- effective knowledge transfer on research, evidence and good practice
- translation of national policies into practical deliverables that achieve outcomes
- coordination of national activity to help regional and local implementation
Further information can be accessed on the National Mental Health Development Unit (NMHDU) website.
Legislation protecting vulnerable people from abuse
One important part of the drive to promote respect for and dignity of people using services is the recognition of their particular vulnerability to abuse. Part of the Dignity in Care initiative is zero tolerance of abuse. The need to safeguard service users from some of the risks they face has led to a range of statutory developments.
The Sexual Offences Act 2003 (SOA)Open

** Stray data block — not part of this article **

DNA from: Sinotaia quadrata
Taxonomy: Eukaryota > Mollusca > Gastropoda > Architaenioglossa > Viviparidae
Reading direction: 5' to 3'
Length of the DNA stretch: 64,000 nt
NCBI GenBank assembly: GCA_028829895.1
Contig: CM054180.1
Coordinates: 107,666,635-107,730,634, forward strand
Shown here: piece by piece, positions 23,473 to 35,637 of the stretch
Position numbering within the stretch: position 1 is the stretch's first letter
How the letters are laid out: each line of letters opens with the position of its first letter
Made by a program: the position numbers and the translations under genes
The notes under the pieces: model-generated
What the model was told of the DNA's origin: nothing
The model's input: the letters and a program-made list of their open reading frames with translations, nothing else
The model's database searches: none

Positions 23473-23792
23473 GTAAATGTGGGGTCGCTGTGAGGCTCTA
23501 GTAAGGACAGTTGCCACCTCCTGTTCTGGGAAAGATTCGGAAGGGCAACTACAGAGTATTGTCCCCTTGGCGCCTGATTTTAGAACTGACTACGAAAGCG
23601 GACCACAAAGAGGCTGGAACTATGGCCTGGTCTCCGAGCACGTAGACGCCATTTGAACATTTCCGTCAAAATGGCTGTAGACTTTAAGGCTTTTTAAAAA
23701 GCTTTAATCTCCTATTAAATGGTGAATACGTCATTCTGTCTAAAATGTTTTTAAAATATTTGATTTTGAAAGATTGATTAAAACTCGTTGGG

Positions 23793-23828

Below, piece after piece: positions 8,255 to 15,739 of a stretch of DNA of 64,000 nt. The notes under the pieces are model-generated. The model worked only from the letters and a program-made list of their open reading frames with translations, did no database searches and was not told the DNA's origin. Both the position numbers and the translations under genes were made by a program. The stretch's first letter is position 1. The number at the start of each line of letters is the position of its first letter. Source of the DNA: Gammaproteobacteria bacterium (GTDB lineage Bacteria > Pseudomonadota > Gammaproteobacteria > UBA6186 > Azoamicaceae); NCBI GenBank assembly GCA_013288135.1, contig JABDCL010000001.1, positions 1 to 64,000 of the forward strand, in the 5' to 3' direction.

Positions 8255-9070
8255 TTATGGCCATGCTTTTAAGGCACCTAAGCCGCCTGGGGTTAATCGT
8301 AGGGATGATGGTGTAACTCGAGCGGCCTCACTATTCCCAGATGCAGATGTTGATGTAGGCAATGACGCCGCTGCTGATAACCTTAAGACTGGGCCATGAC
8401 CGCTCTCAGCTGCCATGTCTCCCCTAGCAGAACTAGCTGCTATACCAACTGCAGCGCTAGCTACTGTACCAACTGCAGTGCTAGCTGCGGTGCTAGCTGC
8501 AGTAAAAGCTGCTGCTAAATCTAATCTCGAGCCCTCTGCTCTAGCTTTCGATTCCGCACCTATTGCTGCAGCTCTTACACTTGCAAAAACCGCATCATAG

This Act modernised the law on sexual offences. In the past there had been difficulties in bringing prosecutions against individuals who committed sexual offences against people with mental disorders. Under the Act, any sexual activity between a care worker and a person with a mental disorder is prohibited while that relationship of care continues. A 'relationship of care' exists where one person has a mental disorder and another person provides or may provide face-to-face care, where that care arises from the mental disorder. It applies to people working both on a paid and an unpaid basis and includes doctors, nurses, care workers in homes, workers providing services in clinics or hospital, volunteers and so on. The offences in the Act relating to care workers apply whether or not the victim appears to consent, and whether or not they have the legal capacity to consent.